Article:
This presentation is a similar call, not to one but many. By reintroducing the principles of freedom that gave birth to America, it is our prayer that Jesus, the true and only ruler over the nations, will once again be our acknowledged Sovereign, that we may again know and exult in the great truth that “where the Spirit of the LORD is, there is liberty” (2 Cor. 3:17).
Welcome to the Second American Revolution!
This DVD features “Liberty: The Model of Christian Liberty” along with “Dawn’s Early Light: A Brief History of America’s Christian Foundations.” Bonus features include a humorous but instructive collection of campaign ads and Eric Holmberg’s controversial YouTube challenge concerning Mitt Romney’s campaign for president.
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“Here I stand … I can do no other!”
With these immortal words, an unknown German monk sparked a spiritual revolution that changed the world.
The dramatic classic film of Martin Luther’s life was released in theaters worldwide in the 1950s and was nominated for two Oscars. A magnificent depiction of Luther and the forces at work in the surrounding society that resulted in his historic reform efforts, this film traces Luther’s life from a guilt-burdened monk to his eventual break with the Roman Catholic Church.
Running time: 105 minutes
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Watch a clip from Martin Luther.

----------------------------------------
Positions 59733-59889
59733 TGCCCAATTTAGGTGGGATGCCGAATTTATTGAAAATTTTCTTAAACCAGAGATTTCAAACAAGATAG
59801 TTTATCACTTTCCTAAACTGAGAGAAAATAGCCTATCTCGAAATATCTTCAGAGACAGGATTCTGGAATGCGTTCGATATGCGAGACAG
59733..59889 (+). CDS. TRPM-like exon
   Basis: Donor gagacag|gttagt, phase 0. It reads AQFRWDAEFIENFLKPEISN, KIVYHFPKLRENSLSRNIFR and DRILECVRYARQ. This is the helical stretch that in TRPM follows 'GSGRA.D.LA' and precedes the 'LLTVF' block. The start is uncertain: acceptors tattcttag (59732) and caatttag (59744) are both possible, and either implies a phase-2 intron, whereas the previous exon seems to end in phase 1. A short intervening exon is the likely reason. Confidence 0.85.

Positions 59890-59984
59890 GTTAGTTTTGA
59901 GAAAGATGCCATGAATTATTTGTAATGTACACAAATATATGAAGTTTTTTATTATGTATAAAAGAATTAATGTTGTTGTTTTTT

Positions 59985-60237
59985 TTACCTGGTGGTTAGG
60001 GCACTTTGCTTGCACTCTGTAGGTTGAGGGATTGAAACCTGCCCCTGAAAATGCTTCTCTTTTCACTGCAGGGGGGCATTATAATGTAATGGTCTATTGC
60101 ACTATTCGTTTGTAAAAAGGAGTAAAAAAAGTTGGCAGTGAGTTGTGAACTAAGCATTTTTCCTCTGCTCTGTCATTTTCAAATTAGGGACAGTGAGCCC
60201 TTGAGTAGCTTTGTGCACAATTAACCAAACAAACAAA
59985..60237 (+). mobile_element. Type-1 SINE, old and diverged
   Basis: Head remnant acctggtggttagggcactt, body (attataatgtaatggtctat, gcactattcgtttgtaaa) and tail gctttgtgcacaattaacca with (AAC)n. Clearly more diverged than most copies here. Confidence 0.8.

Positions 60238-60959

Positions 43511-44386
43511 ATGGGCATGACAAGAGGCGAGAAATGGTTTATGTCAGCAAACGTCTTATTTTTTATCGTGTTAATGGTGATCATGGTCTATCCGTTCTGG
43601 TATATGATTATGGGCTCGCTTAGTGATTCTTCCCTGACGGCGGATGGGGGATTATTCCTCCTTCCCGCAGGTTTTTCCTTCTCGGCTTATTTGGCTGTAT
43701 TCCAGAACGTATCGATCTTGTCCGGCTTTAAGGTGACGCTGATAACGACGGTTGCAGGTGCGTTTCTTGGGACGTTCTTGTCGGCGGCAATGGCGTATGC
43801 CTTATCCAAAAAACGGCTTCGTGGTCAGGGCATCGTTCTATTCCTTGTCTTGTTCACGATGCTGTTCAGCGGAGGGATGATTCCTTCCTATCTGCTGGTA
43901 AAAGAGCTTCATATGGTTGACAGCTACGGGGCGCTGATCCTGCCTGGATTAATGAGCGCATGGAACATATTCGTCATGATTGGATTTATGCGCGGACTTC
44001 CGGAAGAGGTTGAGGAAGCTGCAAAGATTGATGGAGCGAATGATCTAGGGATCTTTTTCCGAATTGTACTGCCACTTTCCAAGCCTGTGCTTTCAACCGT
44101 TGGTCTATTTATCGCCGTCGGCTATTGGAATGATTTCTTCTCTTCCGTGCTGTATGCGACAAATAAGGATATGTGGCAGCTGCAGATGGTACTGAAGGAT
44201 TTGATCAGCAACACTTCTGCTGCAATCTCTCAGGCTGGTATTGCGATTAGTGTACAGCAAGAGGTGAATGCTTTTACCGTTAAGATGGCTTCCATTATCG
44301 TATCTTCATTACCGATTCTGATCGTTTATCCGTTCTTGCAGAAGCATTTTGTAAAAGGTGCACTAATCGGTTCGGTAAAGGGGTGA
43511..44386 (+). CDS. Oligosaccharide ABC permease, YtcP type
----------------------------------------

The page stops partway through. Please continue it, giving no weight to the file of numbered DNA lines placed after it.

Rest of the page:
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Who is the dreaded beast of Revelation?
Now at last, a plausible candidate for this personification of evil incarnate has been identified (or re-identified). Ken Gentry’s insightful analysis of scripture and history is likely to revolutionize your understanding of the book of Revelation — and even more importantly — amplify and energize your entire Christian worldview!
Historical footage and other graphics are used to illustrate the lecture Dr. Gentry presented at the 1999 Ligonier Conference in Orlando, Florida. It is followed by a one-hour question and answer session addressing the key concerns and objections typically raised in response to his position. This presentation also features an introduction that touches on not only the confusion and controversy surrounding this issue — but just why it may well be one of the most significant issues facing the Church today.
Ideal for group meetings, personal Bible study — for anyone who wants to understand the historical context of John’s famous letter “… to the seven churches which are in Asia.” (Revelation 1:4)
Running Time: 145 minutes
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With “preaching to the lost” being such a basic foundation of Christianity, why do many in the church seem to be apathetic on this issue of preaching in highways and byways of towns and cities?
Is it biblical to stand in the public places of the world and proclaim the gospel, regardless if people want to hear it or not?
Does the Bible really call church pastors, leaders and evangelists to proclaim the gospel in the public square as part of obedience to the Great Commission, or is public preaching something that is outdated and not applicable for our day and age?
These any many other questions are answered in this documentary.